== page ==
NIH Blueprint: The Human Connectome Project

The Human Connectome Project

Mapping the human brain is one of the great scientific challenges of the 21st century. The Human Connectome Project (HCP) is tackling a key aspect of this challenge by elucidating the neural pathways that underlie brain function and behavior. Deciphering this amazingly complex wiring diagram will reveal much about what makes us uniquely human and what makes every person different from all others.

The consortium led by Washington University, University of Minnesota, and Oxford University (the WU-Minn HCP consortium) is comprehensively mapping human brain circuitry in a target number of 1200 healthy adults using cutting-edge methods of noninvasive neuroimaging. It will yield invaluable information about brain connectivity, its relationship to behavior, and the contributions of genetic and environmental factors to individual differences in brain circuitry and behavior.

Starting with the first quarterly (Q1) data release (March, 2013), HCP datasets are being made freely available to the scientific community. Four imaging modalities are used to acquire data with unprecedented resolution in space and time.  Resting-state functional MRI (rfMRI) and diffusion imaging (dMRI) provide information about brain connectivity. Task-evoked fMRI reveals much about brain function.  Structural MRI captures the shape of the highly convoluted cerebral cortex.  Behavioral data provides the basis for relating brain circuits to individual differences in cognition, perception, and personality.  In addition, a subset of participants will be studied using magnetoencephalography (MEG).

Successful charting of the human connectome in healthy adults will pave the way for future studies of brain circuitry during development and aging and in numerous brain disorders. In short, it will transform our understanding of the human brain in health and disease.

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Project Spotlight
  • HCP 1200 Subjects Data Release!

    Final release of new subjects, updated diffusion data for all subjects, 46 retest datasets, and 184 7T datasets. Access Data | Documentation.

  • 2017 HCP Course Registration Now Open

    The 2017 offering of "Exploring the Human Connectome" will be presented in Vancouver, right before OHBM. Registration is now open. Course Info | Register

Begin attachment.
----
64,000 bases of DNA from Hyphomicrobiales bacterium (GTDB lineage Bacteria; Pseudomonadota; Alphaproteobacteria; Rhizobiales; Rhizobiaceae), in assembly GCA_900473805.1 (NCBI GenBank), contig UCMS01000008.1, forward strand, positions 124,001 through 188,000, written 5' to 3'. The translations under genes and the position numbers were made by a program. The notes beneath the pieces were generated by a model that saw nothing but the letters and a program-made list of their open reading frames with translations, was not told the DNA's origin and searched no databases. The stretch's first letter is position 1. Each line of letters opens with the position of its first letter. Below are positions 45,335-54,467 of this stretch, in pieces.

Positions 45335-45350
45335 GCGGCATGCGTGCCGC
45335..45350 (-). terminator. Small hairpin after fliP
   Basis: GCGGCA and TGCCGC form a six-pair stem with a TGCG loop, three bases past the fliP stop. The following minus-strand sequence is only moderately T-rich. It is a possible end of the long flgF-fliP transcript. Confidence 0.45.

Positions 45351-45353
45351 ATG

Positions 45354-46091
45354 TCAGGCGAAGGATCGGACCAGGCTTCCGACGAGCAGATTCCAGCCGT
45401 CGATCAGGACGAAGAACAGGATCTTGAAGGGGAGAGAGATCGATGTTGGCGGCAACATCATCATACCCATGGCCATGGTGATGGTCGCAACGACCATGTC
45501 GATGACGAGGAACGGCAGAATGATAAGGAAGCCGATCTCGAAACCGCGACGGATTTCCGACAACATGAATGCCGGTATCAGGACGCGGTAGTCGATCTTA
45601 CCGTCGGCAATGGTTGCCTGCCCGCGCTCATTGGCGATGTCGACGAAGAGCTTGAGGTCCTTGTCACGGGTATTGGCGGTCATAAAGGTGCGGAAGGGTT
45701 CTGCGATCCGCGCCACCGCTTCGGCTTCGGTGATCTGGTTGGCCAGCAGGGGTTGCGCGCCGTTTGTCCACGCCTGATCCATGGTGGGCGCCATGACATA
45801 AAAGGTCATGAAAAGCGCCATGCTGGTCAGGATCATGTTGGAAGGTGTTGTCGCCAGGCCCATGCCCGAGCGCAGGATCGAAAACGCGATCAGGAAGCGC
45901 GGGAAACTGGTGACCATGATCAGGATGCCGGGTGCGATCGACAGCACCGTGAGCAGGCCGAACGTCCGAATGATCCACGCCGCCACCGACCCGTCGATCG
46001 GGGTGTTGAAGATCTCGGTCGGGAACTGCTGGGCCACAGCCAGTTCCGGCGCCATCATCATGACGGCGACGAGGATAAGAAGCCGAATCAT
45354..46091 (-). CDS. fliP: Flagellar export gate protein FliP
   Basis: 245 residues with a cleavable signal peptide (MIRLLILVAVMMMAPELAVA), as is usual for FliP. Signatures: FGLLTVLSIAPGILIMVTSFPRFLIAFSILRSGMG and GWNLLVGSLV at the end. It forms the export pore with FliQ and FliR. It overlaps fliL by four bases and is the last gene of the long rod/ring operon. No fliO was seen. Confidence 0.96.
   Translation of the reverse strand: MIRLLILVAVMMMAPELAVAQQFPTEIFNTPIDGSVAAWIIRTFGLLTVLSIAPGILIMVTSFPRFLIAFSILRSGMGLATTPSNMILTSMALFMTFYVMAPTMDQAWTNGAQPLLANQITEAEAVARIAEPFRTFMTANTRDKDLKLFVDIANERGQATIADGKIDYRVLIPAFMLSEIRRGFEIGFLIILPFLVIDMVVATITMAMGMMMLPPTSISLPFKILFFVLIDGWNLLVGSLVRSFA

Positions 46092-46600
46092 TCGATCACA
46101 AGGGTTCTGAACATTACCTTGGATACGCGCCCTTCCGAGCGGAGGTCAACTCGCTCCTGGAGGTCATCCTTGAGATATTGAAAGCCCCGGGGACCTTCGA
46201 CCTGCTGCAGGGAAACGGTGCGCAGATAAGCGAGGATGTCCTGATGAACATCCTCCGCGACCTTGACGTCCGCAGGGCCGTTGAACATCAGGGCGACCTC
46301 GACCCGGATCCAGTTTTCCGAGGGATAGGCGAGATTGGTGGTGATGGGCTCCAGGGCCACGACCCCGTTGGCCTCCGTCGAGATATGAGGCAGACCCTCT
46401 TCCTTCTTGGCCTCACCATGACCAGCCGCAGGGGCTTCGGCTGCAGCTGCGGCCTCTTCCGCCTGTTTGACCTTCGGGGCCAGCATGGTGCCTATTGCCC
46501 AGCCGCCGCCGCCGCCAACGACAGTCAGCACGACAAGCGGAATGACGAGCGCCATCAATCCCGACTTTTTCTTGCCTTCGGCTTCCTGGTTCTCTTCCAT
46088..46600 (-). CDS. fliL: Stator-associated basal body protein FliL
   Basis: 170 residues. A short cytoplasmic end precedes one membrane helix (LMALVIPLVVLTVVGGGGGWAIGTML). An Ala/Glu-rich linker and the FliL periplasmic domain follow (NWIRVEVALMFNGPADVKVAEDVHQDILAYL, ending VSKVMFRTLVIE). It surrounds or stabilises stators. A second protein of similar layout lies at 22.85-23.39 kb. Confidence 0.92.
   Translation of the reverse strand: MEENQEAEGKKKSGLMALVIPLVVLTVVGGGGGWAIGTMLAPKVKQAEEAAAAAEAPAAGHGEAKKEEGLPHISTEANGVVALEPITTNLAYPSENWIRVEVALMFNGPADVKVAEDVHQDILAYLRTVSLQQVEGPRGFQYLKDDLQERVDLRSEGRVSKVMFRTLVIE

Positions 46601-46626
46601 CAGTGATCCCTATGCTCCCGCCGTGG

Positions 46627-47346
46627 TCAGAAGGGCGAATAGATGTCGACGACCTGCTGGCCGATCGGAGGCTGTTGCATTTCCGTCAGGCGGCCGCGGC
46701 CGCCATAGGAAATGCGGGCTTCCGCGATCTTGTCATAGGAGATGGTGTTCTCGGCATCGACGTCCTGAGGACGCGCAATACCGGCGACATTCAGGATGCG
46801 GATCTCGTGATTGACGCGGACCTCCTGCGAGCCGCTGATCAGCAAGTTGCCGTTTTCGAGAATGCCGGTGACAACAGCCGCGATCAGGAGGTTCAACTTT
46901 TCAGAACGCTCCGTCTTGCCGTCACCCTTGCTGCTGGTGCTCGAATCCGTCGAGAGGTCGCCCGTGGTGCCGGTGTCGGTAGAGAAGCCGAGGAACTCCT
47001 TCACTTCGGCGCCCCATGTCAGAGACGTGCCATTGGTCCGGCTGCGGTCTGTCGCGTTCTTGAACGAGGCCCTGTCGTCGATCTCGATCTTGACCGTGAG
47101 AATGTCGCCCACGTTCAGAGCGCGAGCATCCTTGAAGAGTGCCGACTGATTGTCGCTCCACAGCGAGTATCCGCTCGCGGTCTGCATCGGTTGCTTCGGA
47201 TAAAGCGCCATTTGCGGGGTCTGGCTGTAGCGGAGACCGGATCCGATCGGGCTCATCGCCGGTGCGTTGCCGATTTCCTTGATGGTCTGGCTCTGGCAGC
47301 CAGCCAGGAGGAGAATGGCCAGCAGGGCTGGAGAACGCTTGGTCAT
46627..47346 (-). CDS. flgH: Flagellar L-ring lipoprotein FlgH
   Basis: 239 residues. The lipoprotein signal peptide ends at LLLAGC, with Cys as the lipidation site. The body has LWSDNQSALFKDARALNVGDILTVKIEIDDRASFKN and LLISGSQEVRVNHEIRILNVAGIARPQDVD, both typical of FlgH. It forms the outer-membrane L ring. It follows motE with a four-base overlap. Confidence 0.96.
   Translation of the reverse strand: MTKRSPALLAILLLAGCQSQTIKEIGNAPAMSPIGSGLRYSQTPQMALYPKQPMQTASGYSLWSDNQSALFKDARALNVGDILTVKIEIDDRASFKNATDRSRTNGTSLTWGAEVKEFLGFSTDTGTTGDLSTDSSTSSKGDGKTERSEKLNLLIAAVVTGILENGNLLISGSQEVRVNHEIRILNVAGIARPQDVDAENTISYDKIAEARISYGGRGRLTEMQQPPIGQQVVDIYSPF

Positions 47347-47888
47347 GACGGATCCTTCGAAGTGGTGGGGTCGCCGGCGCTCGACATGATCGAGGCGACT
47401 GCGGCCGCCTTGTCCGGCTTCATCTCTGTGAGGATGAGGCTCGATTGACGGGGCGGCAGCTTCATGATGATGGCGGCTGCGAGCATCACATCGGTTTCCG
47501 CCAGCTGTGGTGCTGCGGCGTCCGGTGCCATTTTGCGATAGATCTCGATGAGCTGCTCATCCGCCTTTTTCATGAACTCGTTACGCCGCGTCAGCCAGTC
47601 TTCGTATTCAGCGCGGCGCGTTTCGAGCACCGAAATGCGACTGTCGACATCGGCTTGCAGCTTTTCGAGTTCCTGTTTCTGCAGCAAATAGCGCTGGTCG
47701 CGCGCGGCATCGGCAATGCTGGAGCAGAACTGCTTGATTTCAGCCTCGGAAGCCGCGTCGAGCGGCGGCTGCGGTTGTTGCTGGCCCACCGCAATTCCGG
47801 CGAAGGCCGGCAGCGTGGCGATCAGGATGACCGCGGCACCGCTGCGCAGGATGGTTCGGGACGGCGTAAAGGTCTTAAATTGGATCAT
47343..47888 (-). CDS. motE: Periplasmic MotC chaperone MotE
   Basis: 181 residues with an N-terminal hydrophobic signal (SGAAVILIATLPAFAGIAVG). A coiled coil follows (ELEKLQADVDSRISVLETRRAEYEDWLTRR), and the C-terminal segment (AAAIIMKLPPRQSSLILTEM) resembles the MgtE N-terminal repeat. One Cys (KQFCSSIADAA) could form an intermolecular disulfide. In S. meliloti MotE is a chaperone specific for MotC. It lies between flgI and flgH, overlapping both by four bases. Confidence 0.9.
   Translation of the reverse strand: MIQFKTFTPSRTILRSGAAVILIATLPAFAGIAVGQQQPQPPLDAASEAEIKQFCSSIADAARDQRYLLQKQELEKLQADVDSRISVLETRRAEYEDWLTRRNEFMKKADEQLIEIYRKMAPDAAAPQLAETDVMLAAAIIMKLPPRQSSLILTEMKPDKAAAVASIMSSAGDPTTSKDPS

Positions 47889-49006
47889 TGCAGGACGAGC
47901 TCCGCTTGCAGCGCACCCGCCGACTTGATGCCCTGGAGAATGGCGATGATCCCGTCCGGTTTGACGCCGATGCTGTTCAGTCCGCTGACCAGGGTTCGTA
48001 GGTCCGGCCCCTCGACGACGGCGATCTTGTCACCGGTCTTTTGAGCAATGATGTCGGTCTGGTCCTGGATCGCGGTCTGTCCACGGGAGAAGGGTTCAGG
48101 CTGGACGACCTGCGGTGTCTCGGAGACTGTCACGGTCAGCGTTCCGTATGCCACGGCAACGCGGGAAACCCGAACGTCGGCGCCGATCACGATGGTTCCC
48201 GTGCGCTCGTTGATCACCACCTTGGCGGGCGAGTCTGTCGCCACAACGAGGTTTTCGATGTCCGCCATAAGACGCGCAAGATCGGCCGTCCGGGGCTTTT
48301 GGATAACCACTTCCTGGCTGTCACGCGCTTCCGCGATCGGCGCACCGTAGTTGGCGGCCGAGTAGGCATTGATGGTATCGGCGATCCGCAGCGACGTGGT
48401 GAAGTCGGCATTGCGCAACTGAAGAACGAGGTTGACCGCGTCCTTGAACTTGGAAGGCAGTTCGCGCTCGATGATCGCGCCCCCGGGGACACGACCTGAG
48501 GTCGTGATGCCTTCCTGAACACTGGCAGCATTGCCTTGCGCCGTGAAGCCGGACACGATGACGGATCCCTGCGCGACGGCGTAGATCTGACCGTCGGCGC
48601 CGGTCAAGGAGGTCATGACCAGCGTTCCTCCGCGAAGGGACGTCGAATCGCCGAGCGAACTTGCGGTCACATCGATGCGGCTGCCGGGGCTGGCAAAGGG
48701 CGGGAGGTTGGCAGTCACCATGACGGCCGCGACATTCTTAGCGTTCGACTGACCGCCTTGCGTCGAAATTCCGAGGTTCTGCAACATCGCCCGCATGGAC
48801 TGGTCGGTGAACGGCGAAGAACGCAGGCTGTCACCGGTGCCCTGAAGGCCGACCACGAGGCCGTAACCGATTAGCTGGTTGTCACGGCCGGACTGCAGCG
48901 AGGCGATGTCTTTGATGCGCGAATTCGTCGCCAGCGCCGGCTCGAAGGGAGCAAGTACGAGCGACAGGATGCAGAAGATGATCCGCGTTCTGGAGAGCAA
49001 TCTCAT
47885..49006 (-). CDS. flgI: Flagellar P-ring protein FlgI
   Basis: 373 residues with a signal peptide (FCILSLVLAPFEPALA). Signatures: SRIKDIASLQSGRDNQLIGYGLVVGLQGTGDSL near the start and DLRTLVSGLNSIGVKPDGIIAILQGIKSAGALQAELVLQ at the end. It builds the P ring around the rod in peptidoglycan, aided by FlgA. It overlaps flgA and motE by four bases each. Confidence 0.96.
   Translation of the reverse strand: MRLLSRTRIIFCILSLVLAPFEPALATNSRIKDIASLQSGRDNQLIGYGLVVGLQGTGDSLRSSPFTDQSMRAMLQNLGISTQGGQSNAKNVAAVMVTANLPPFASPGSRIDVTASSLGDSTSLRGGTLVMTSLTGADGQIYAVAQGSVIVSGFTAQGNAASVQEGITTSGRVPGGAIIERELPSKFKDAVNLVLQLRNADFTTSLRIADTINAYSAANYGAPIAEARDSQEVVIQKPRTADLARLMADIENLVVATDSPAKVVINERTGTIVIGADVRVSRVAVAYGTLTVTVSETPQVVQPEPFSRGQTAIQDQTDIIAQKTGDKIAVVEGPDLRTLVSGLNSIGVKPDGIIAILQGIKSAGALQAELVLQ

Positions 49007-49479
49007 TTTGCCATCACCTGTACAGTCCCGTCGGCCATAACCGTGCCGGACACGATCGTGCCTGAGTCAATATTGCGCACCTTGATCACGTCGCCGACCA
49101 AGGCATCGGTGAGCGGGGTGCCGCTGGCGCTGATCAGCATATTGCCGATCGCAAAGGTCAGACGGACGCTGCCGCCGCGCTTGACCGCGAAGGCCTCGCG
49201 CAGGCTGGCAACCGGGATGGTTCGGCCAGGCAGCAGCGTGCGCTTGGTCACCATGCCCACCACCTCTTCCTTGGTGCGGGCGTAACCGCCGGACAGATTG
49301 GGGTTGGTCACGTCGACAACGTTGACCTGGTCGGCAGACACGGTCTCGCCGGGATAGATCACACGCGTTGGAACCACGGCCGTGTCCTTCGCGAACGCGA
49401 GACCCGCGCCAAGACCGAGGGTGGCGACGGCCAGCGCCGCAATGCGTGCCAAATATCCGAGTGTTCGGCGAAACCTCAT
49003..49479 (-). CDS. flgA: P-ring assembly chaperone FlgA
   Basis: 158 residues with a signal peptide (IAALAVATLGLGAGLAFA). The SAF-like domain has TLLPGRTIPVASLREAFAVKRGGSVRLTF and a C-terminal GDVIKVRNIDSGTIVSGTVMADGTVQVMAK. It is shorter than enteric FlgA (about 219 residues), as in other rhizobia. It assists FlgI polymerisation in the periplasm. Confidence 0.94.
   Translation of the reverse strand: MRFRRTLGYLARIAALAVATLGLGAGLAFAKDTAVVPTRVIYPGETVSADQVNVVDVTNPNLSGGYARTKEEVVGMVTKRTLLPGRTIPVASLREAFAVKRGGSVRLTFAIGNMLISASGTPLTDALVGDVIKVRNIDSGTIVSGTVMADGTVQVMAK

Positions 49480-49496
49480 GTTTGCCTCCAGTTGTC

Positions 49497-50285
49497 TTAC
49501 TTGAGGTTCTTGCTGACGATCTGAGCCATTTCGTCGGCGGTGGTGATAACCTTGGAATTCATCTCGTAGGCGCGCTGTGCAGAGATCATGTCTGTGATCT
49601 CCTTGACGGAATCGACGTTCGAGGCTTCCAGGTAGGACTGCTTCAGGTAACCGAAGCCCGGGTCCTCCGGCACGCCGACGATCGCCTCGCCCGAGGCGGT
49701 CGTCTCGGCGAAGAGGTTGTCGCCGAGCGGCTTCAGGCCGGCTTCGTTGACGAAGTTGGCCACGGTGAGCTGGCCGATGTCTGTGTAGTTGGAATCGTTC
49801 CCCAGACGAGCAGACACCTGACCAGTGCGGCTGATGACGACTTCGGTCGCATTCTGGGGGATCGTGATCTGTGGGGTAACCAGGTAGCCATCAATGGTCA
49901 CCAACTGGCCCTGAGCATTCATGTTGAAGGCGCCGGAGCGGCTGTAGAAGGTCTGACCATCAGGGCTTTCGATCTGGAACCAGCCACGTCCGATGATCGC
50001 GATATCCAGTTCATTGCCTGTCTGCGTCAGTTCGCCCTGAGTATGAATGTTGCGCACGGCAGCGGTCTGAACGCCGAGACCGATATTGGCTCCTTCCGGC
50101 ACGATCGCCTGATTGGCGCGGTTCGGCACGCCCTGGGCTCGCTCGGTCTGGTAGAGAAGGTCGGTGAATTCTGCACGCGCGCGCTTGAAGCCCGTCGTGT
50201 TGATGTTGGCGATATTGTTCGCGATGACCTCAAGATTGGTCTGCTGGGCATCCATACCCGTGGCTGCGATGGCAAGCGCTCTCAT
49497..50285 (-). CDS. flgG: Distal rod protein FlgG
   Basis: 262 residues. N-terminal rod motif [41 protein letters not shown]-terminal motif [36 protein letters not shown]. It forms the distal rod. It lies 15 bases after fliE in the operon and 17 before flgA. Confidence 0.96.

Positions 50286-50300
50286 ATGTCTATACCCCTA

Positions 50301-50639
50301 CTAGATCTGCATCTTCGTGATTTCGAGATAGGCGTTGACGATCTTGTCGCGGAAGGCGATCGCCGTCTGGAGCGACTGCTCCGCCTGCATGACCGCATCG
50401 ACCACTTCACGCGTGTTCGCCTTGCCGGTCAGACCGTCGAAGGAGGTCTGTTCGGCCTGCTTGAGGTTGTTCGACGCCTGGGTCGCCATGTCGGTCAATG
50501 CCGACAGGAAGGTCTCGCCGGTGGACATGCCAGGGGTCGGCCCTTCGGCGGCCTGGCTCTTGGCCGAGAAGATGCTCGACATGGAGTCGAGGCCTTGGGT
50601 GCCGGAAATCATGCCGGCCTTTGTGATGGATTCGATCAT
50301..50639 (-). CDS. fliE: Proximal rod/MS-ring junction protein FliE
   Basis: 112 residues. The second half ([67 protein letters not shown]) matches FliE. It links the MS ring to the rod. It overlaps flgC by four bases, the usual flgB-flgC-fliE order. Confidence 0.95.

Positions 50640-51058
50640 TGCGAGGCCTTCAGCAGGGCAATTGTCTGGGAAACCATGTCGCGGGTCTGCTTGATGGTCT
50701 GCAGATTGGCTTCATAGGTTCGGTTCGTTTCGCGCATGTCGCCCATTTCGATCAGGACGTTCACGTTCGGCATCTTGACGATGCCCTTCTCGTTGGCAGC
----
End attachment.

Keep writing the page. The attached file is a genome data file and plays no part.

• Connectome Workbench 1.2.3 Released

    August 25, 2016 Update: A series of improvements and bugfixes has been released in time for the HCP Workshop. What's new? | Get Workbench

  • HCP Multi-modal Parcellation 1.0 Released

    HCP investigators publish maps of cortical brain regions at highest resolution to date in a new study in Nature. Read More | View Data in BALSA

  • 900 Subjects Connectome In A Box Now Available

    The full 64 TB of data available in the 900 subjects data release is now available as a set of Connectome In A Box hard drives. Order Today.

  • MEGConnectome Pipeline Update

    A new version of the MEGConnectome Pipeline, v3.0, has been released. Learn More

  • Netmats Megatrawl Analyses Released

    Explore analyses of relationships between rs-fcMRI and non-imaging measures with new visualization tools on ConnectomeDB. View Data (Login Required)

  • Improved Group Average Dense Connectome Available

    Release of a new 468-subject group average functional connectome, with corrections for the "Ring of Fire" processing phenomenon. Documentation | Download Data (Login Required)

  • Parcellation+Timeseries+Netmats rfMRI Data Release

    Resting-state fMRI analysis including group-ICA parcellations, individual subject node-timeseries and netmats. Documentation | Download.

  • New York Times Author goes inside the HCP scanner

    Author Jim Gorman provides an in-person perspective of how the Human Connectome Project collects data, and new ways of visualizing the result. Read More